Issue 26 seen as a recall vote
Though it hasn’t been presented as such, the November ballot Issue 26, regarding the future of city government in Cleveland Heights, is a recall vote on the performance of City Manager Tanisha Briley. If the proposed switch to a mayor-council form of government is approved by voters, the deposed city manager would be expected to continue in her role until the mayor arrives in January 2022. Of course, Briley could not be required to stay on as a lame-duck city manager.
If citizens are unhappy with Briley’s performance as city manager, they should address that, rather than propose a structural change in the city’s form of government—a change that will be time-consuming, expensive, and completely unproven in terms of how well it would work. Voters should keep in mind that our neighbor to the north, East Cleveland, made the change we are now considering in the mid-1980s, and it did not prove to be a panacea.
Cleveland Heights faces many challenges, but there are few communities that don’t. As a Noble-area resident and homeowner, I lived in the midst of the devastating effects the foreclosure crisis and recession had on Cleveland Heights and most other cities in Cuyahoga County. It was a difficult time for the city, especially its northern neighborhoods, and I was not always pleased with the city’s handling of the situation, but we are moving in the right direction.
Briley has done an excellent job of stabilizing the city’s finances in the wake of the recession and the state’s draconian cuts in aid to local governments, and she has revived projects—Top of the Hill and Lee-Meadowbrook, to name two—that had been languishing. While she may not have the figurehead-style presence of some other area city managers—Dave Ruller in Kent or Eric Wobser in Sandusky, for example—she is undeniably competent and hardworking. Most important, when she makes occasional missteps, she is quick to correct them and change course.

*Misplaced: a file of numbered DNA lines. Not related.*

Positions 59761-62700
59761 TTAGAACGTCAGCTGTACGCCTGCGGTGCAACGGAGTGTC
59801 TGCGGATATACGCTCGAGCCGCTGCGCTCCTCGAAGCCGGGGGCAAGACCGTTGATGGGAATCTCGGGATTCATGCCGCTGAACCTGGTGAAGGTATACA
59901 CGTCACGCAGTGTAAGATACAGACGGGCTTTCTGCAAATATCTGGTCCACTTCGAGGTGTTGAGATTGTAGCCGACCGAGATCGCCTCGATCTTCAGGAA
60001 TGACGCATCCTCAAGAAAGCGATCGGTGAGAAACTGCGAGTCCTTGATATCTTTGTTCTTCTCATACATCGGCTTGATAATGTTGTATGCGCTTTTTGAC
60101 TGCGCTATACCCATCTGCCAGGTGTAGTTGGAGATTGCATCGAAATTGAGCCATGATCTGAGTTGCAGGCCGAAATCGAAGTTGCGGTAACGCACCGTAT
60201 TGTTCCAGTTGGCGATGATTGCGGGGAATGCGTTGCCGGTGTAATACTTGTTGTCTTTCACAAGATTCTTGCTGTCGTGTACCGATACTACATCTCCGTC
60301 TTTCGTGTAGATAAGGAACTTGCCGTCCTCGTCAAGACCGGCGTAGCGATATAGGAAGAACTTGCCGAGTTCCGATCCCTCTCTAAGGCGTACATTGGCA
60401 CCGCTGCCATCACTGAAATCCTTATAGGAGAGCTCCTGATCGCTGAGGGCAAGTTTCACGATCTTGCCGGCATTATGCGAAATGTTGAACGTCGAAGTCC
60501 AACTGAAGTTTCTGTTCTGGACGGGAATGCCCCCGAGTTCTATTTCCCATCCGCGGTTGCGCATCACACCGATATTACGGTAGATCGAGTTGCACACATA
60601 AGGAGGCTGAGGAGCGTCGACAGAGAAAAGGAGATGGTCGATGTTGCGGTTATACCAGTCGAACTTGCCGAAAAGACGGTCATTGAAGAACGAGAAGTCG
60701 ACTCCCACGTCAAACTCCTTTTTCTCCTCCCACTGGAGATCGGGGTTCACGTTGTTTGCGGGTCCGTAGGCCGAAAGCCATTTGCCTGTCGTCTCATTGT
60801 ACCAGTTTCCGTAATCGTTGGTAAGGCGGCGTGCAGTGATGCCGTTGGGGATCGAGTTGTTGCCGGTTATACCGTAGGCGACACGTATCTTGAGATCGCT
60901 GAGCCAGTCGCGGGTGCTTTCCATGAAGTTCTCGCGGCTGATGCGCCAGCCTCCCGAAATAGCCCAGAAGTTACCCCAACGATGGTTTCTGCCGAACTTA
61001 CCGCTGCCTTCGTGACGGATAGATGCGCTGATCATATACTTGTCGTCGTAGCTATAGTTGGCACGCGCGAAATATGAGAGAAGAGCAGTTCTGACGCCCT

The city’s assets, as well as its problems, should be considered in deciding whether we need a structural change that will require a transition period of more than two years. Most of what Cleveland Heights offers we take for granted: its commercial districts, parks, schools and libraries, theaters, nonprofits, stores, restaurants, and a diverse and interesting array of long- and short-term residents. I would also argue that Cleveland Heights’ design standards surpass those of its neighbors and that planning done throughout the city’s history has positioned it to face many of its current challenges.
Voters should educate themselves on the council-manager and mayor-council forms of government. The council-manager form is the most common in the U.S. Research shows it is more efficient and less likely to face corruption. I see no reason for Cleveland Heights to change from the form of government that has served it well for nearly 99 years. Vote no on Issue 26.
Vince Reddy is a former FutureHeights board member and a 23-year resident of Cleveland Heights. He recently served on the city's Charter Review Commission and was the city's zoning administrator from 1996 to 2005.